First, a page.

The earlier you bring design, facilities and IT together to consider how furniture, lights, video and audio will intersect, the more seamless the hybrid collaboration experience will be for in-person and remote participants.
1. Consider the rooms layout so everyone faces the camera.
That may mean shifting orientation to the long wall instead of the short wall in a rectangular room. Seating in arcs or orienting everyone to face the camera helps improve communication, eye contact and focus. Tiered seating in larger spaces can help everyone’s face be seen on camera. Includes plenty of personal tables for individual devices. In the open, consider seating with a high back or a built-in screen for added privacy. Furniture with pegs, hooks and storage keeps cords, personal belongings, and equipment out of the way.
2. In enclosed spaces, center the camera in the room to ensure everyone at the table is in the field of view.
Avoid excessive on-video motion and distraction by eliminating pathways around the space from the camera’s view. Privacy film can be applied to glass to hide what’s happening on the screen from passersby. In open spaces, position the camera to avoid views of aisles, corridors, or adjacent co-workers. Conversations and movement will be distracting.
3. Focus on speech clarity and privacy, as well as limiting the spread of sound, atmospheric noise, and echoes.
Fabric wall treatments, panels, carpet, and softer seating can help absorb sound in hybrid collaboration environments. Acoustic fabric panels opposite the technology in a room can help with sound absorption. Ensure audio settings with noise suppression. Set speakers to default to low while still allowing for adjustments. Consider secondary microphones in settings where people are sitting far apart.
4. Provide multi-faceted lighting of the space, people, and background.
Multi-directional lighting is best to avoid harsh shadows. Lighter colored surfaces within the space promote light distribution. Dimmable options provide the ability to adjust based on the needs of the space. Diffused lighting is preferred over direct downlights. Avoid placing directional downlights directly over peoples’ heads, which can cause dark shadows on faces. Consider programmable light modes in spaces optimized for video meetings.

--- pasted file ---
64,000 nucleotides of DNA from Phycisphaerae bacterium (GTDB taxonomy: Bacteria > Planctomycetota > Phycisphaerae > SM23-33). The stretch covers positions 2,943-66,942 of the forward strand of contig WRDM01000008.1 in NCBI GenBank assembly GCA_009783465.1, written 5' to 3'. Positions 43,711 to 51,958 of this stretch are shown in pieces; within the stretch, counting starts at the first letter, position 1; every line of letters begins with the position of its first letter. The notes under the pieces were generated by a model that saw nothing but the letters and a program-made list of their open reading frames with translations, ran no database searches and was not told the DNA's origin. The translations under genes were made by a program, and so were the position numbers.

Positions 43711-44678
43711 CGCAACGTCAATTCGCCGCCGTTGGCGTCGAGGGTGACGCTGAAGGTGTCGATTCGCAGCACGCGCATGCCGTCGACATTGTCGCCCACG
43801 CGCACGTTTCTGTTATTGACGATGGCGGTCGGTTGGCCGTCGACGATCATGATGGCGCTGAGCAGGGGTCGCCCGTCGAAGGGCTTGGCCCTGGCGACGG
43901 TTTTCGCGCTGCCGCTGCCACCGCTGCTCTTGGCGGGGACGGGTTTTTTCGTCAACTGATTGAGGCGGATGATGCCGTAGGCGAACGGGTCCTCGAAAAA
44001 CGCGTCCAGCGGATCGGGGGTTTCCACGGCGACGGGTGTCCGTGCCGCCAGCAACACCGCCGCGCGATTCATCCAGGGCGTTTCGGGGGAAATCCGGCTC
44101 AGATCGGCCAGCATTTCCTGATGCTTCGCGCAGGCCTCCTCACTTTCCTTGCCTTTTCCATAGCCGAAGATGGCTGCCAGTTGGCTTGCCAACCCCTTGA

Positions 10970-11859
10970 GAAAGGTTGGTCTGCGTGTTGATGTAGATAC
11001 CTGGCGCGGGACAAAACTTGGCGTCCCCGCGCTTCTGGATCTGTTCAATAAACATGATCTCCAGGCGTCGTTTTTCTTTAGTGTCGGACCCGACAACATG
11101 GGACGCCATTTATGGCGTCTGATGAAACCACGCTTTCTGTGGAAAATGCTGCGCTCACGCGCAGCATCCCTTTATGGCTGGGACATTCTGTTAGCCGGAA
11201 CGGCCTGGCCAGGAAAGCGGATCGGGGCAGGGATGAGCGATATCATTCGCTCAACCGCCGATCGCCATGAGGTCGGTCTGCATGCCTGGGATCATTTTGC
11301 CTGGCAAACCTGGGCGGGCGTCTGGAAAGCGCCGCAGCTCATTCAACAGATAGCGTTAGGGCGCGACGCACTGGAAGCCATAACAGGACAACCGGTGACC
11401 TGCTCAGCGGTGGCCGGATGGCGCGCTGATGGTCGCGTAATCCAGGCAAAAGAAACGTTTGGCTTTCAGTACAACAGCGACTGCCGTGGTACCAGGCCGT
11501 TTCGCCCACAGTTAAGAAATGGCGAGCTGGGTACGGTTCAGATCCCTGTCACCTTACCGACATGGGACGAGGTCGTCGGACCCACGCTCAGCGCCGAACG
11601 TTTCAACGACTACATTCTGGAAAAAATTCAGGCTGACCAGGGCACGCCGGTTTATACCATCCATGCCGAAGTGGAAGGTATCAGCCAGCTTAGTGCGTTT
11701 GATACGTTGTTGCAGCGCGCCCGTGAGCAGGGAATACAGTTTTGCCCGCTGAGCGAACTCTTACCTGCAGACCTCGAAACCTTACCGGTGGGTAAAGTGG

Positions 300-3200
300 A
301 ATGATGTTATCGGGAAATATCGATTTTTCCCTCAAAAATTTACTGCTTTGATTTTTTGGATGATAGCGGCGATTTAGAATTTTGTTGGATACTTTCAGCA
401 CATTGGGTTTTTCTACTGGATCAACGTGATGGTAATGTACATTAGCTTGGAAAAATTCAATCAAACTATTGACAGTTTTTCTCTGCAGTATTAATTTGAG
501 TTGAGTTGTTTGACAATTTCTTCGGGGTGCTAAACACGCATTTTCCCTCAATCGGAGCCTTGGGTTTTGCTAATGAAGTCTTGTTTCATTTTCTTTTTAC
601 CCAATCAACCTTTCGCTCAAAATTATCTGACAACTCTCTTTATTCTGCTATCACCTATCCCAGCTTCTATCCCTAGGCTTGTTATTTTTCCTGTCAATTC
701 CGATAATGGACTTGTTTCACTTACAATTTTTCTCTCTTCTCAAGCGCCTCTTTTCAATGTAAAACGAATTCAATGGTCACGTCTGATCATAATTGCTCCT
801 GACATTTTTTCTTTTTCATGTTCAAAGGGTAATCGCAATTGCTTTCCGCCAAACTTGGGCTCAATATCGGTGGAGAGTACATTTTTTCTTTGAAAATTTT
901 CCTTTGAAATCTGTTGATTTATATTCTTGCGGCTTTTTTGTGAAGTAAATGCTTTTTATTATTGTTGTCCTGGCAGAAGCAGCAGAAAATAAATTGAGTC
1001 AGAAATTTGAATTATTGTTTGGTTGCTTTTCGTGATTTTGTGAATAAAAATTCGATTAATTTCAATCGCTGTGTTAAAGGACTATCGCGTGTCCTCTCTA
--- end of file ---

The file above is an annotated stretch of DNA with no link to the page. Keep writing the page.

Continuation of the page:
5. Help people see what’s happening and stay engaged.
Logitech’s Scribe camera for whiteboards and Microsoft Surface Hub digital whiteboards and built-in-context camera help people see what’s happening and stay involved. Steelcase Flex Media Cart untethers technology and makes it moveable for better hybrid collaboration.
6. Create a more inclusive experience.
Microsoft Teams Front Row layout and Logitech’s Grid View camera setting place remote participants in more natural sizes and locations on screen, and frame each in-room participant in their own personal window. Tables and chairs need to be positioned to maintain natural sight lines between those in the room, those who are remote and shared content.
7. Use intuitive furniture and technology together.
Microsoft Teams or Zoom Rooms spaces enable on-touch to join while AI-enabled cameras auto-track and auto-frame Ocular tables make it easy to know where to sit to be on camera.
8. The amount of eye contact and face sizes in video chats is often unnatural.
Especially in a one-on-one conversation. The size of someone’s face makes you feel like your personal space is being invaded which puts you in a hyper-alert state.
9. Seeing yourself constantly in video chats is fatiguing.
You would never want to stare in a mirror all day. It’s stressful.
10. Movement is limited in Hybrid Collaboration.
Video can keep us stuck in the same spot. People perform better cognitively when they can move.
11. We have to work harder in video chats to interpret people’s non-verbal cues.
When we can only see someone’s head and shoulders, it is harder to know why they are making a certain facial expression or gesture.
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